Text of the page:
Safe and Sound

Sutton Bank

Attica, OH
5
Star Rating
Sutton Bank is an Attica, OH-based, FDIC-insured bank dating back to 1878. Regulatory filings show the bank having equity of $48.7 million on assets of $500.0 million, as of December 31, 2017.

U.S. bank customers have $439.2 million on deposit at 9 offices in OH run by 92 full-time employees. With that footprint, the bank currently holds loans and leases worth $272.8 million, $217.3 million of which are for real estate.

Overall, Bankrate believes that, as of December 31, 2017, Sutton Bank exhibited a superior condition, earning a full 5 stars for safety and soundness. Here's an analysis of how the bank fared on the three important criteria Bankrate used to score American banks on safety and soundness.

WHAT IS
SAFE AND SOUND?

Find out

THE INSTITUTION'S SCORE

Capital Score

Capital works as a bulwark against losses and affords protection for depositors when a bank is experiencing economic instability. Therefore, a bank's level of capital is an important measurement of a bank's financial fortitude. When it comes to safety and soundness, the higher the capital, the better.

Sutton Bank finished below the national average of 13.13 on our test to measure capital adequacy, racking up 10 out of a possible 30 points.

One essential measure of this buffer is a bank's Tier 1 capital ratio. Sutton Bank's Tier 1 capital ratio was 14.77 percent, above the 6 percent level regulators consider adequate, but less than the national average of 25.65 percent. The higher the capital ratio, the better the bank will be able to weather financial headwinds.

Overall, Sutton Bank held equity amounting to 9.75 percent of its assets, which was lower than the national average of 12.03 percent.

Asset Quality Score

In this test, Bankrate tries to determine the effect of troubled assets, such as past-due mortgages, on the bank's capitalization and allocated loan loss reserves.

Having extensive holdings of these kinds of assets may eventually require a bank to use capital to absorb losses, shrinking its equity buffer. It also means that there are likely to be many assets that are in non-accrual status and no longer earning money, pushing down earnings and increasing the risk of a failure in the future.

Sutton Bank scored below the national average of 37.49 on Bankrate's test of asset quality, racking up 36 out of a possible 40 points .

The percentage of problem assets a bank holds compared to its total assets is a widely used indicator of asset quality.As of December 31, 2017, 2.18 percent of Sutton Bank's loans were noncurrent -- in other words, they were more than 90 days past due or were in non-accrual status. That's above the national average of 1.01 percent.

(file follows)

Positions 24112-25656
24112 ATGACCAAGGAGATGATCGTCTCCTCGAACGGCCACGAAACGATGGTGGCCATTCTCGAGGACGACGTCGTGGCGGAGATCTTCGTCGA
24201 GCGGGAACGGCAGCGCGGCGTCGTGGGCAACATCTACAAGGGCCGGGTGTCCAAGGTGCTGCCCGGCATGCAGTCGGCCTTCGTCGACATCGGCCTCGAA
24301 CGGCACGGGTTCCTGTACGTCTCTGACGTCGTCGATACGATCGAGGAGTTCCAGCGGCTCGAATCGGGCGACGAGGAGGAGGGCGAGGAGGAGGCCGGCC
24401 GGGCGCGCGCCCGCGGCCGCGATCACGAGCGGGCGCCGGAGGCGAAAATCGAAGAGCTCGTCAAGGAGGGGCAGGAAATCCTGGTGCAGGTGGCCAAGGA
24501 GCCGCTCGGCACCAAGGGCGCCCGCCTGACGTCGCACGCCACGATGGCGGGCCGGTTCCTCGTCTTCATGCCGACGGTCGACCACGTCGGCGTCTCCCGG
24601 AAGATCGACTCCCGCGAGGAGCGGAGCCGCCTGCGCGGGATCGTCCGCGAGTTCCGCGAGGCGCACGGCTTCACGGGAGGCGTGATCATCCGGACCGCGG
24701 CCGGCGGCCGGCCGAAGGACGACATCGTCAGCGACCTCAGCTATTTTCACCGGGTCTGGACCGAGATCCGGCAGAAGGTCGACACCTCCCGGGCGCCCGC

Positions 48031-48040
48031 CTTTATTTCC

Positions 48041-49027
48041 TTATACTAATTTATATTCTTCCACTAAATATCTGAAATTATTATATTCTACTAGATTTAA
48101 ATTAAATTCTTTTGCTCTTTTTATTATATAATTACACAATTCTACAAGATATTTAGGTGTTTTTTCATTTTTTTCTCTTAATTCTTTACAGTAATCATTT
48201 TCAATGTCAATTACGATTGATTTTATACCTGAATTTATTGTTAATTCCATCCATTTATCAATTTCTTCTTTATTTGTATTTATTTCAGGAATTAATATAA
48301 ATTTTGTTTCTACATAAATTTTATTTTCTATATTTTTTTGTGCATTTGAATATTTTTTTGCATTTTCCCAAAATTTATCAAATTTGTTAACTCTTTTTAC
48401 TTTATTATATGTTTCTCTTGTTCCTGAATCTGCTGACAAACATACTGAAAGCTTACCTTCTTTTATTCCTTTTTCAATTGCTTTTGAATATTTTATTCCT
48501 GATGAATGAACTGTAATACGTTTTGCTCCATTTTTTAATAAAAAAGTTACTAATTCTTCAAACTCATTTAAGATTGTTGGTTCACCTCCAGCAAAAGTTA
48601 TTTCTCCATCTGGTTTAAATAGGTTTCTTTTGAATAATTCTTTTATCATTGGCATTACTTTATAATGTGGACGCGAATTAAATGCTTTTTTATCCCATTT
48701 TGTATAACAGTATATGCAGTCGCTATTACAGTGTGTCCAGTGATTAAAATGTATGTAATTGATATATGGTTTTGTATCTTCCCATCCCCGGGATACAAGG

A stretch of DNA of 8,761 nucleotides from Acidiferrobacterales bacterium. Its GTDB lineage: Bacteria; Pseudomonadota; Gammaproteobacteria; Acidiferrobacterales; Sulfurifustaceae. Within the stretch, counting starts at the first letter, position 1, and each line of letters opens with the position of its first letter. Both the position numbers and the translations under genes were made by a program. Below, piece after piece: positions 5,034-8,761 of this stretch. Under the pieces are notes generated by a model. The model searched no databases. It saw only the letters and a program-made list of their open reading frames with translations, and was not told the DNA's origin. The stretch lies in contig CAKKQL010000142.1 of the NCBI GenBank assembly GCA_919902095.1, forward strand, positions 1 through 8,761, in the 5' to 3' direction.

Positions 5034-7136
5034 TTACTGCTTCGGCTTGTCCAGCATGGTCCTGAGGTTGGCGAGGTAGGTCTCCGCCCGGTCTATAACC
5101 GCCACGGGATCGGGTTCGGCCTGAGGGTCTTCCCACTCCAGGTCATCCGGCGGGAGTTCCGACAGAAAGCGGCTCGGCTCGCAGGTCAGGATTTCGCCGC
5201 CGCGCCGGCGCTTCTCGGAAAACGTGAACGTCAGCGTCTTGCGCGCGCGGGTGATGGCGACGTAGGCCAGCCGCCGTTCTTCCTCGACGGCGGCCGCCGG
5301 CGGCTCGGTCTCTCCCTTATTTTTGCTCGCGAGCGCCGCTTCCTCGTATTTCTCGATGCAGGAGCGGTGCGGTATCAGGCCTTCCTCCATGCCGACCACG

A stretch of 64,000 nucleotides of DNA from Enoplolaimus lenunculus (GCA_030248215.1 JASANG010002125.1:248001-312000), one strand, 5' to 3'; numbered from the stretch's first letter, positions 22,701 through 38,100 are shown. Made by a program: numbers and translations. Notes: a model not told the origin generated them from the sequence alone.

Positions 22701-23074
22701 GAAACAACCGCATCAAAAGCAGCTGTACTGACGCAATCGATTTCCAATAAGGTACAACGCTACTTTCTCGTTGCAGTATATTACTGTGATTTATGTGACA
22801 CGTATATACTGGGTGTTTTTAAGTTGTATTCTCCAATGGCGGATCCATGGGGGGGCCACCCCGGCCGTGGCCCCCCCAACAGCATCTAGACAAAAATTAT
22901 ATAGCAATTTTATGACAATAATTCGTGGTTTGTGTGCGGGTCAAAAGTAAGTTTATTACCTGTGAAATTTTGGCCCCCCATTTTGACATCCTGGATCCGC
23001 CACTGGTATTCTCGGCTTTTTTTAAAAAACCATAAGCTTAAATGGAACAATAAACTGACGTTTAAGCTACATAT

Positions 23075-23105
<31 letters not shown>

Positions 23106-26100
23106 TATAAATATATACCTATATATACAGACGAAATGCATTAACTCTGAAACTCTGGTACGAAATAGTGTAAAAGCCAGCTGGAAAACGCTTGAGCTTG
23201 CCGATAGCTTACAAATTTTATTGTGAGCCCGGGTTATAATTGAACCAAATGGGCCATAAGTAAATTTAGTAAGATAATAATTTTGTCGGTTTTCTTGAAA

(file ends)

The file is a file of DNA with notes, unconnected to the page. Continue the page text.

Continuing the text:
Banks keep a reserve to deal with troubled assets known as an "allowance for loan and lease losses." Comparing the size of that reserve to the total amount of problematic loans can be a useful indicator when evaluating a bank's ability to manage problem assets. Unfortunately, the FDIC did not provide information on Sutton Bank's loan loss allowance in its most recent filings.

Earnings score

A bank's profitability affects its safety and soundness. Earnings may be retained by the bank, expanding its capital buffer, or be used to deal with problematic loans, likely making the bank more resilient in tough times. Banks that are losing money, however, are less able to do those things.

Sutton Bank exceeded the national average on Bankrate's earnings test, achieving a score of 24 out of a possible 30.

Return on equity, calculated by dividing net income (profit, essentially) by total equity, is one important way to measure a bank's earnings. The most recent annualized quarterly return on equity for Sutton Bank was 16.33 percent, above the national average of 8.10 percent.

For the twelve months ended December 31, 2017, the bank recorded net income of $7.7 million on total equity of $48.7 million. The bank reported an annualized return on average assets, or ROA, of 1.62 percent, above the 1 percent deemed satisfactory in accordance with industry standards, and above the average for U.S. banks of 1.00 percent.

WHAT IS SAFE & SOUND?

Bankrate.com's Safe & Sound Ratings provide a star rating system to evaluate the current financial status of financial institutions. The information gathered about banks, credit unions and thrifts is updated as set forth in the Terms of Use of Safe & Sound Ratings and Reports. The Safe & Sound Ratings information is grouped by categories of banks, thrifts and credit unions.

Scoring methodology

Bankrate.com evaluates the financial condition of institutions and assigns a one- to five-star rating for each with five stars representing the highest rating. Institutions with satisfactory performance will generally receive a rating of three or more stars. The majority of institutions fall into the three- to four-star range. An institution with an "NR" rating may be too new to rate or may have limited the publicly available information in their regulatory filings. The "NR" is not an indication of financial strength or weakness. The Safe & Sound rating is believed to be reliable, but the information is not guaranteed. In addition, events since the information was collected may have altered the institution's financial condition.